Retirement can mean a big change in family relationships. You’ve probably heard the old jokes about the wife who suddenly has to cope with the retired husband being underfoot all day. Nowadays, of course, it is just as likely to be the opposite. Then throw into the mix elderly parents and in-laws, adult children and grandchildren…whatever the dynamic of a family, retirement means a disruption of established patterns.

Retirement is a risk factor for inactivity. Research shows that physical activity is the most important contributor to healthy aging. For some people, retirement means more time to be active…but others find themselves evolving into couch potatoes. And depression is a real danger when we cut back on physical—and mental—activity.

Cultivating a Sense of Purpose Throughout Life

Researchers suggest several steps for transitioning into the retirement years active, engaged, and ready to make the most of what for many of us turns out to be a full third of our lives. And no matter how long you’ve been away from the workplace, it’s never too late to give your retirement ideas a “makeover”!

  1. Plan ahead. You know the importance of having a financial and healthcare plan in place. Add to that a strategy for enhancing your life with meaningful activities. Check out pre-retirement planning courses through your local senior center. Find out if your employer offers retirement planning counseling.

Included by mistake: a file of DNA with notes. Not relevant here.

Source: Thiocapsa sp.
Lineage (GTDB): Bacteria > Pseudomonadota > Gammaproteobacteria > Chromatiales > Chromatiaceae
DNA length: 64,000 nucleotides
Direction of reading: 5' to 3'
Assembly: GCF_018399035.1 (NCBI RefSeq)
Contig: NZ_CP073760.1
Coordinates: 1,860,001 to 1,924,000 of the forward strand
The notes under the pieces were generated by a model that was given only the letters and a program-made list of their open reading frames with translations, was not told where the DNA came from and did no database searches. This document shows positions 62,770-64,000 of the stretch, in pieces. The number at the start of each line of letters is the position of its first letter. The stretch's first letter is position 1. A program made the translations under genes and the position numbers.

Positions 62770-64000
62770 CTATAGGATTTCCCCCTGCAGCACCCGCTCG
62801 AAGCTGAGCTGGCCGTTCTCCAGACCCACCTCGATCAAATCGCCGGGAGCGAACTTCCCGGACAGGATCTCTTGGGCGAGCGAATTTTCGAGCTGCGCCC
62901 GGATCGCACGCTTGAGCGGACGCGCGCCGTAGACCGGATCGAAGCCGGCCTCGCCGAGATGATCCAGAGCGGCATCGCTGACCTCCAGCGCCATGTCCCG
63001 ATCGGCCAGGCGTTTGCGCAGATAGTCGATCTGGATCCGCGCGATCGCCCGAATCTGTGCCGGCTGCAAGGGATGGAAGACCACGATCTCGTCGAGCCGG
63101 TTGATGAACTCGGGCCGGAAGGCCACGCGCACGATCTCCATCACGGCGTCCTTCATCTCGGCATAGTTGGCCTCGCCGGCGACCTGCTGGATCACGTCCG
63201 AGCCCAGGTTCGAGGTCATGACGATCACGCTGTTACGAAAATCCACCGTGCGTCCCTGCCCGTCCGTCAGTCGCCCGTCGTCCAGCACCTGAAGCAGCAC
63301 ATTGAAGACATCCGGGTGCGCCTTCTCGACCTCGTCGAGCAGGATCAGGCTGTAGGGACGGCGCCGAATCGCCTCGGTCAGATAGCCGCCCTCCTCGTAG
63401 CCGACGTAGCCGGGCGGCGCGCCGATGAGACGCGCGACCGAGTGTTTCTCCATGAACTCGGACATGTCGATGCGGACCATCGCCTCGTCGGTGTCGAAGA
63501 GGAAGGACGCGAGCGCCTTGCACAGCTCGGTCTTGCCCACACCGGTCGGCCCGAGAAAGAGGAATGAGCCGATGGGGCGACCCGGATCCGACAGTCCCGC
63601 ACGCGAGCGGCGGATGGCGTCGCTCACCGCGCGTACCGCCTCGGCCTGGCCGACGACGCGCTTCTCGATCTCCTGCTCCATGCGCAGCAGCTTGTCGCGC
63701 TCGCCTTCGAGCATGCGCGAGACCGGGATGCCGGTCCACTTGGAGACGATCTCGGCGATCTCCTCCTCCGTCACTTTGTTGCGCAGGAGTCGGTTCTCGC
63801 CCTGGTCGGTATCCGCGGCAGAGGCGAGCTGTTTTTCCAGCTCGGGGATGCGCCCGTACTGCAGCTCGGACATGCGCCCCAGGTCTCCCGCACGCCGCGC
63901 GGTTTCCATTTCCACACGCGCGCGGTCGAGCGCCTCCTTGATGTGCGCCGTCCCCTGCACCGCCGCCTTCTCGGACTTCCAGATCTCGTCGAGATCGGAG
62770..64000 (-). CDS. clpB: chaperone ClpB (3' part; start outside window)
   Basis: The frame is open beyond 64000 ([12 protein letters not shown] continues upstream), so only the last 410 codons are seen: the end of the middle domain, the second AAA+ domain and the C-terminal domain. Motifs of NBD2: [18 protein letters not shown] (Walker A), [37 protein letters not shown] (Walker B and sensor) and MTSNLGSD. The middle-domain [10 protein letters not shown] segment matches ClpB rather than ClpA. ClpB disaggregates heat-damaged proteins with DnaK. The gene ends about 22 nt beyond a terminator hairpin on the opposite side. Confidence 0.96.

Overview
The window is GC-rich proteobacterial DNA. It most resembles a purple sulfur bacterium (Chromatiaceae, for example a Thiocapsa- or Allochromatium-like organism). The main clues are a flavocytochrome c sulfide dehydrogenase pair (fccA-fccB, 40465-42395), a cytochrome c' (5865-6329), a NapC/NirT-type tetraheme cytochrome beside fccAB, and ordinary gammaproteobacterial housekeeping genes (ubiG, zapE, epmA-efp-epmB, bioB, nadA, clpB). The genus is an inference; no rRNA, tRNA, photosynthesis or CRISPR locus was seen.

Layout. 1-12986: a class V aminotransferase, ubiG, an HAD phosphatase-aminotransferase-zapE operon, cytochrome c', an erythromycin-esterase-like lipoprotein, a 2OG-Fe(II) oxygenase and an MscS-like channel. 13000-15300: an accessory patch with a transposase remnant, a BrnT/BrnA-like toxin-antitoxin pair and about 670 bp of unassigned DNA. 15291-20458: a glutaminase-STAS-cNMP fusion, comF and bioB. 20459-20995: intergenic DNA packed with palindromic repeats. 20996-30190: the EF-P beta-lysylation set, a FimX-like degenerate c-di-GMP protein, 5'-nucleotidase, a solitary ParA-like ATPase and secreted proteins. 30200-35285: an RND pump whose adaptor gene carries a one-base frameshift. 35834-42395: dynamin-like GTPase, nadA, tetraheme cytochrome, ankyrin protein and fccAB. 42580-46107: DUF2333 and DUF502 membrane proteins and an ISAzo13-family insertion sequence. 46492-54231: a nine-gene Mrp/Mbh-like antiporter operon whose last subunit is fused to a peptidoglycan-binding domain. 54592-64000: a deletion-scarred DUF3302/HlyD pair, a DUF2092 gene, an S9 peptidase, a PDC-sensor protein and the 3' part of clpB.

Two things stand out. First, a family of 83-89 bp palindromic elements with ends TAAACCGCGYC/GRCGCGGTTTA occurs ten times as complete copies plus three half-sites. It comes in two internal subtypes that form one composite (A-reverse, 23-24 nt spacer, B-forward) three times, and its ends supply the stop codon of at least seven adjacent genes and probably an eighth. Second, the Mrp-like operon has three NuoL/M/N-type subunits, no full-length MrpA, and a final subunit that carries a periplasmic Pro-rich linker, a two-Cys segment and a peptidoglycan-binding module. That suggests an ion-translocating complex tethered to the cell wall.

2. On the other hand, allow for flexibility. Should you stay in the home or move to a retirement community? Move to a different area, perhaps to be near children, or for recreational opportunities? There are plenty of choices to be made—but in most cases, you don’t need to make them right away.
  3. Consider retiring in stages. More and more baby boomers are finding that leaving their jobs altogether might not be the best strategy. Many boomers are cutting back their work hours gradually. Others move into consulting work, or even begin an entirely new career path. Still others take lower-key part-time jobs. The fact is, financial realities and increased life expectancy make working beyond 65 a necessity for many…and many others simply do not choose to leave the workforce.
  4. Give from the heart by volunteering! Paid employment isn’t the only rewarding work. For many seniors, retirement allows the opportunity for giving back to the community. Consider working for an important cause, serving as a mentor, enjoying unpaid work for cultural institutions, or helping in a wide variety of volunteer agencies. What a great way to make new social contacts!
  5. Learn new skills, take up new hobbies. Many retirees report that they have “reinvented” themselves after leaving their career of many years. Retirement offers the luxury of time—at last you can pay more attention to those things that have always seemed interesting. Write a novel or your memoirs, learn a language, join a gym, take a class—the opportunities are limitless. Lifelong learning need not be expensive: check out community colleges, senior centers and other programs to find learning opportunities that are meaningful to you.
  6. Work out a schedule. After those first few weeks of sleeping late and lounging around the house, many retirees find that it is easy to lapse into inactivity. Plan to apply some of the same kind of discipline to your days that you always have. Working out a routine is a great way to avoid the pitfall of depression.